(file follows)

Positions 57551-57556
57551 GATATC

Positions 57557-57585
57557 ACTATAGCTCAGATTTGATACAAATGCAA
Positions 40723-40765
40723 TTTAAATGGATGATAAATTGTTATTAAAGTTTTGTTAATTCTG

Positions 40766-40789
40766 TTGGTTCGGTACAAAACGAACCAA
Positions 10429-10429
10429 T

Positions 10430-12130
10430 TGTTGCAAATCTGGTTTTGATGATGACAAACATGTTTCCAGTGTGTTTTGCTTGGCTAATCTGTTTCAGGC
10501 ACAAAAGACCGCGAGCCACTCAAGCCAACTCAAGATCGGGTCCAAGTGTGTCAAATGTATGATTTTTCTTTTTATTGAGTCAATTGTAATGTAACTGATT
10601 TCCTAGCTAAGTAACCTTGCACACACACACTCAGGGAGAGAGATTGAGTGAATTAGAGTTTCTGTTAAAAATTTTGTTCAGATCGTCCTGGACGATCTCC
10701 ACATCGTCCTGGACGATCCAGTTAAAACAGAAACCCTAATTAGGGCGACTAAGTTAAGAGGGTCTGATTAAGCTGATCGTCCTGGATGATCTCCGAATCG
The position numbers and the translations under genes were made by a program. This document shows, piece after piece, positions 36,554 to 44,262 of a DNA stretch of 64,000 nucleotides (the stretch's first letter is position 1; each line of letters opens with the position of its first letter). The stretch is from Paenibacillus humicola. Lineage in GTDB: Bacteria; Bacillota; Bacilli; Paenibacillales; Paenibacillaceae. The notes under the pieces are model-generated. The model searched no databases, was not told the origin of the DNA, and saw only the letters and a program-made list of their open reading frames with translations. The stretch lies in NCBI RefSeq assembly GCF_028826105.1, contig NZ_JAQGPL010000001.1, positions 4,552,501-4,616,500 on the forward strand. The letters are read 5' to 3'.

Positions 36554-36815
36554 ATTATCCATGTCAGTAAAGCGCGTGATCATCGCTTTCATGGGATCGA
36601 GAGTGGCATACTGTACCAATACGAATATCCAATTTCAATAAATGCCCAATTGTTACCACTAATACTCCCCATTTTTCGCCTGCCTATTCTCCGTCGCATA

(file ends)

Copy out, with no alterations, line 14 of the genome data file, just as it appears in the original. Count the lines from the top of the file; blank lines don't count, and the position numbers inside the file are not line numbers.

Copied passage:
10601 TCCTAGCTAAGTAACCTTGCACACACACACTCAGGGAGAGAGATTGAGTGAATTAGAGTTTCTGTTAAAAATTTTGTTCAGATCGTCCTGGACGATCTCC